According to NOAA, the 2023 Arctic Report Card confirms that urgent action is needed to address the impacts of human-caused climate change.

According to NOAA, the 2023 Arctic Report Card confirms that urgent action is needed to address the impacts of human-caused climate change.

Not unlike

the remaining portion of the planet

This summer, the Arctic experienced the highest temperatures ever recorded. Scientists attribute this to human-caused climate change, which is occurring at a faster rate in the Arctic than anywhere else in the world. The effects of this can already be seen and felt in communities near the polar region, and they are expected to have even more severe and widespread consequences in the future.

According to the most recent Arctic Report Card, which is released annually and evaluates the region’s environmental status, the National Oceanic and Atmospheric Administration cautioned that continued carbon emissions, both domestically and globally, will result in significant alterations in the Arctic. These changes, in turn, can lead to extreme weather occurrences in distant locations. The agency’s representatives urged individuals to take steps to address this issue.

Rick Spinrad, the administrator of NOAA, stated that the main takeaway from this year’s report card is the urgency for action. He highlighted the increased efforts and cooperation between NOAA and federal partners to assist state, tribal, and local communities in developing climate resilience. However, he also emphasized the need for significant reductions in greenhouse gas emissions at a national and global level to address the driving force behind these changes.

2023 was globally the hottest year on record, too.

The latest report observed that locations both inside and near the Arctic circle experienced extreme weather conditions throughout the year. Precipitation in these regions exceeded normal levels during all four seasons. The report also highlighted the ongoing struggles faced by local communities and Indigenous populations in the polar region due to the effects of climate change. These include more frequent and severe storms, as well as unpredictable fishing conditions that greatly impact food security and economic opportunities for Indigenous peoples in Alaska.

In 2023, the Alaska Arctic Observatory and Knowledge Hub made its debut in the Arctic Report Card by sharing its findings. This observatory collaborates with local Indigenous observers to track and record ongoing environmental shifts and their effects in northern Alaska. They reported that the region has encountered various changes, such as melting sea ice, rising temperatures in the air and ocean, shifting wind patterns, and a rise in the occurrence and strength of coastal storms, leading to flooding and erosion.

The observation center reported that extreme weather conditions have had a significant impact on cultural structures, traditional harvests and activities, and the safety of land and sea travel. The report included a message from observer Bobby Schaeffer sent to the Alaska observatory in September 2022, stating, “We experienced three severe storms. The July 18th storm had the strongest winds, with southwest winds reaching up to 50 mph and causing a record-setting storm surge. There was also heavy wind, large waves, and significant rainfall. The second storm hit on July 28th and Merbok on September 14th to 18th… I believe we lost more land to the ocean than ever before.”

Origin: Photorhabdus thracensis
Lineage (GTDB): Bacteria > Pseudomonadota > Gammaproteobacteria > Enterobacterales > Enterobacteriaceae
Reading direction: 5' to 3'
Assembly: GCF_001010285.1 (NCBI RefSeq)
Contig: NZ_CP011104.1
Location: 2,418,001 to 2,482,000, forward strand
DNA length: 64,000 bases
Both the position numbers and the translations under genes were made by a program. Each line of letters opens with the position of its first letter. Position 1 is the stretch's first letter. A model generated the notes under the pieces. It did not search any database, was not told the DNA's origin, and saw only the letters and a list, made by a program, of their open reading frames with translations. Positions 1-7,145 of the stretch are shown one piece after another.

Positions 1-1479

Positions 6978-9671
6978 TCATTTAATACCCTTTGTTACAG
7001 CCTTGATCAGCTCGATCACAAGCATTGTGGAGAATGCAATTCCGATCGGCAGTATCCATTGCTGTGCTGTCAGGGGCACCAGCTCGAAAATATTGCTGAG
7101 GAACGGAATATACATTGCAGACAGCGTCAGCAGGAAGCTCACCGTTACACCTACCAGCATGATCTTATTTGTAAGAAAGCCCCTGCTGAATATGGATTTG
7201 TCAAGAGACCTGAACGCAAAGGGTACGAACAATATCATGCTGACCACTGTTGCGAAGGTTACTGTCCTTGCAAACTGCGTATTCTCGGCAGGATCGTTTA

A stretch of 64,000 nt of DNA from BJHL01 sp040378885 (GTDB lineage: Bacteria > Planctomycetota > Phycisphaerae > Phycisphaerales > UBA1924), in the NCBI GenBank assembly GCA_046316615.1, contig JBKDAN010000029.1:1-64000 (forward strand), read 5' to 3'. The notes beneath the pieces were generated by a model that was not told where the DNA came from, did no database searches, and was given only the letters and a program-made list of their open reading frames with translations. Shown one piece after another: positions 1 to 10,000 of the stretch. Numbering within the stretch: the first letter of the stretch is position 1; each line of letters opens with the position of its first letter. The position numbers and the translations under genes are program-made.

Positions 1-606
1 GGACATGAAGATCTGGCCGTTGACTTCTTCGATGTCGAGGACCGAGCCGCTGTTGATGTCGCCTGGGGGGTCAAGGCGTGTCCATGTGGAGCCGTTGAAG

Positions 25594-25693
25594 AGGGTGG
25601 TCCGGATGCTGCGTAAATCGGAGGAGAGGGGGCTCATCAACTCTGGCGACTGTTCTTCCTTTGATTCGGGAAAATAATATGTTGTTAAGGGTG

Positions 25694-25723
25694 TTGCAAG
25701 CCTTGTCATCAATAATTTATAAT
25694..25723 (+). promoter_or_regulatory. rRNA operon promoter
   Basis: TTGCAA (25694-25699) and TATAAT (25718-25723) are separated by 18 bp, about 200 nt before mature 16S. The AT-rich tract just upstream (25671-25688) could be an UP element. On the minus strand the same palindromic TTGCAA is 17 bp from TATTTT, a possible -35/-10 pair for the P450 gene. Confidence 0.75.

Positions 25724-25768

The extreme weather experienced in parts of North America this summer was a direct result of changes in the Arctic, as warmer temperatures and an earlier snowmelt in northern Canada created conditions for unprecedented polar temperature increases. worst wildfire season to date. 

The severity of forest fires is increasing due to climate change.

The repercussions may have a wider impact, as indicated by the 2023 findings which revealed a continued decrease in the amount of sea ice and melting at the top of Greenland’s ice sheet. This has only occurred five times in the past 34 years.A separate study

A study released in November found that the ice shelves in Greenland have decreased by over 33% in the past 50 years due to increasing temperatures. Scientists have expressed concern over the potential “dramatic consequences” for the Earth if this trend continues, as the Greenland ice sheet is a significant contributor to the global rise in sea levels.

The 2023 report on the Arctic presented insights into various communities and groups, such as the Alaska Arctic Observatory, which are actively addressing the challenges posed by climate change and its widespread consequences.

The Snowchange Cooperative in Finland has played a vital role in improving vast damaged peatlands caused by mining and industrial forestry. With the collaboration of rural Finnish and Indigenous Sámi communities, the organization has successfully restored over 100,000 acres of previously mined and drained peatlands at the time of the report. Similarly, a rural community in the remote Svalbard, Norway – which is the fastest-warming place on Earth – is also making significant efforts towards cut emissions

The surrounding glaciers are being melted.